I felt amazement that the bumps and scuffs left behind by 33 years of home owners and renters were completely erased as the walls were restored to their unblemished beauty.

I felt gratitude in thinking that whenever I decide to put the house up for sale, this monstrous task won’t need to be done again.

I felt relief in thinking of the physical pain I spared myself by having a team of experienced painters (who probably know better how to avoid the strains I would have experienced) take care of the walls and ceilings in areas I could not easily reach.

I felt pure joy in seeing how one coat of “Cloud White” paint in one highly visible area makes the whole house look better and fresher.

After this wonderful experience, I also felt encouragement that I have found a painting company I can trust for future painting jobs.

While some people might think that watching paint dry might be boring, I think they need to look a little harder to find the joy, the satisfaction and the gratitude that comes with freshly painted walls.

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Sincere thanks for reading!
Have a great day,
André

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Is it Possible to Master More Than One Art Form?

I was recently walking through the Musée national des beaux-arts du Québec, admiring the work of celebrated impressionist painter, Berthe Morisot. After a few minutes of roaming through the exhibition, I caught myself doing what I usually do at art museums.

Not only do I admire masterpieces from afar to get the big picture on what the artist was trying to convey, but I often zoom in very closely to observe the intricacy of the brush work that was needed to achieve that vision.

In doing so, I often come away feeling inspired, thinking to myself that maybe I should get back into painting to try my hand at that technique.

Similarly, when my camera shutter captures a really amazing picture, some of it is technical knowledge and some of it is luck. I often think that if I had the free time to play with all of the settings, to better master the principles of photography, maybe luck would be less of a factor.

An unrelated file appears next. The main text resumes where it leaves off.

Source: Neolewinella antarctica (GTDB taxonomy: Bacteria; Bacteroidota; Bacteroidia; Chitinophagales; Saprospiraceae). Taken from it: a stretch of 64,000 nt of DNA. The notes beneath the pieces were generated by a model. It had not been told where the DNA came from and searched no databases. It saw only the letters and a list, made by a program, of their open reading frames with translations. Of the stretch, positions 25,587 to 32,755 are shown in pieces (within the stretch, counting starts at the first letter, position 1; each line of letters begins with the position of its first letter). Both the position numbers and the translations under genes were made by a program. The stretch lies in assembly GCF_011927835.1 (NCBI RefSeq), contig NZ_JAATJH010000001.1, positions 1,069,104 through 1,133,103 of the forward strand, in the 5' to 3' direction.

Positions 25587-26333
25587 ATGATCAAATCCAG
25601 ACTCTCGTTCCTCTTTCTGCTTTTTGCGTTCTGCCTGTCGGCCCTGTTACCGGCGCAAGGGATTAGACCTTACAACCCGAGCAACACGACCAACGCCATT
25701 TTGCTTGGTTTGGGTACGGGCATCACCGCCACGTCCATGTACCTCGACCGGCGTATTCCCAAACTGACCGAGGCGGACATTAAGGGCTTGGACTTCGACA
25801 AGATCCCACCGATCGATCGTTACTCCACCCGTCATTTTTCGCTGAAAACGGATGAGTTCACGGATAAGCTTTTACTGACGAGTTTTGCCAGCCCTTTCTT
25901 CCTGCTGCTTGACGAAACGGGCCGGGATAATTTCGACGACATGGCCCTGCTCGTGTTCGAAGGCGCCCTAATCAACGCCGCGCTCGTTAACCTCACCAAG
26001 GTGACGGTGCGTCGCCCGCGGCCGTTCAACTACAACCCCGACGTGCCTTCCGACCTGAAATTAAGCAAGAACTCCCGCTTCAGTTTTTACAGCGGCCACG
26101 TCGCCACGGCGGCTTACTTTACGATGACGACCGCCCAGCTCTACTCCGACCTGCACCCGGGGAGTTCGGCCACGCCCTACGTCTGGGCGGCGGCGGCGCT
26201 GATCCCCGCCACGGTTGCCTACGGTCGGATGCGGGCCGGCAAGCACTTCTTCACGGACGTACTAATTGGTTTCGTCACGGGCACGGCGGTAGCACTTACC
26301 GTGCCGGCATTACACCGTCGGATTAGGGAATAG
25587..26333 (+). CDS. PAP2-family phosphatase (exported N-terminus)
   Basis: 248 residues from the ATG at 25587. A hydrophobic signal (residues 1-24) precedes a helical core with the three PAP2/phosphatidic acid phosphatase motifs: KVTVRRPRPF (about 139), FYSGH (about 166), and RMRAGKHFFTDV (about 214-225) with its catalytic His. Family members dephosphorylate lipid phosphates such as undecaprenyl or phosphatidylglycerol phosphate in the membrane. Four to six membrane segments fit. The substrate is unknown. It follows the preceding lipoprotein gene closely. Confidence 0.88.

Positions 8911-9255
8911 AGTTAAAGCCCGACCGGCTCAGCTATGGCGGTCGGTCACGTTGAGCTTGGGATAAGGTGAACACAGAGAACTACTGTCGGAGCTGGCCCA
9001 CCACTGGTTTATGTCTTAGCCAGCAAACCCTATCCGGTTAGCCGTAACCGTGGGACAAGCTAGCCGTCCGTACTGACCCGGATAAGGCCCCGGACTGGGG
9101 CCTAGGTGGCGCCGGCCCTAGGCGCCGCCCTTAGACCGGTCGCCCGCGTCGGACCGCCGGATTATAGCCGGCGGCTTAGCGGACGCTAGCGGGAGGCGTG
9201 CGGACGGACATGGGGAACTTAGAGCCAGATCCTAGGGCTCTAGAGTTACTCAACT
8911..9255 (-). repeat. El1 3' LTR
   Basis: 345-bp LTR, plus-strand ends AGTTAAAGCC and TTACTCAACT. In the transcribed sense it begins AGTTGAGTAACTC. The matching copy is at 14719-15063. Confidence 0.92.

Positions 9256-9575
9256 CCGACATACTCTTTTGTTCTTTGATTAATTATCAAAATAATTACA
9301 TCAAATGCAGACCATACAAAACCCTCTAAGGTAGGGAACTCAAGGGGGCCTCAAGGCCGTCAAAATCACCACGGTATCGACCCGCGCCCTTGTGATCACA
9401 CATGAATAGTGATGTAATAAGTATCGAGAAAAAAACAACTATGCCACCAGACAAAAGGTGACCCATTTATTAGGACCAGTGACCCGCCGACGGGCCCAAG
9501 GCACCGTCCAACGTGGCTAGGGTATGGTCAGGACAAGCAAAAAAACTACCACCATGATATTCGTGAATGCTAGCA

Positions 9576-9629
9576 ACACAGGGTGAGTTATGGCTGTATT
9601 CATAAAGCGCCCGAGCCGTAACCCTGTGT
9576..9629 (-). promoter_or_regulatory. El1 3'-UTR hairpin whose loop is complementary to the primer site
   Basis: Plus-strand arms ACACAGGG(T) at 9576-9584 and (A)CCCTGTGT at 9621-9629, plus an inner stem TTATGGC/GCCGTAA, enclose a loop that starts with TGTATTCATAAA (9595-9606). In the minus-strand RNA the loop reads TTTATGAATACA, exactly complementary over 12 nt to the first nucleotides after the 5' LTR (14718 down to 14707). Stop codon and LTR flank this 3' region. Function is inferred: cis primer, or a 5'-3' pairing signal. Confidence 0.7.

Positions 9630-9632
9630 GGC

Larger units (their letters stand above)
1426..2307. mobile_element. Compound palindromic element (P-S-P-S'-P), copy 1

The same thing happens when I’ve surprised myself with something I’ve produced in the kitchen. I say to myself that if I just spent a little more time practicing the technical skills, I could get even better at it.

There is no disputing that I have the soul of an artist and that inspiration comes pretty easily. The question is whether there are enough hours in the day to explore all of the art forms which interest me.

With maybe 50 to 60 years ahead of me, could I ever do it all? Continue reading

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Inspired by the Creativity of Others

A few days ago, I attended a concert at the National Arts Centre, here in Ottawa, to see The Tenors perform with the National Arts Centre Orchestra conducted by Jack Everly.

Much like all of the Pops series concerts I have seen in recent years, the concert brought me on a roller coaster of emotions, between goose bump moments of arias and their triumphant crescendos and moments where I felt a tad verklempt, hearing favourite songs performed live in brilliant new arrangements.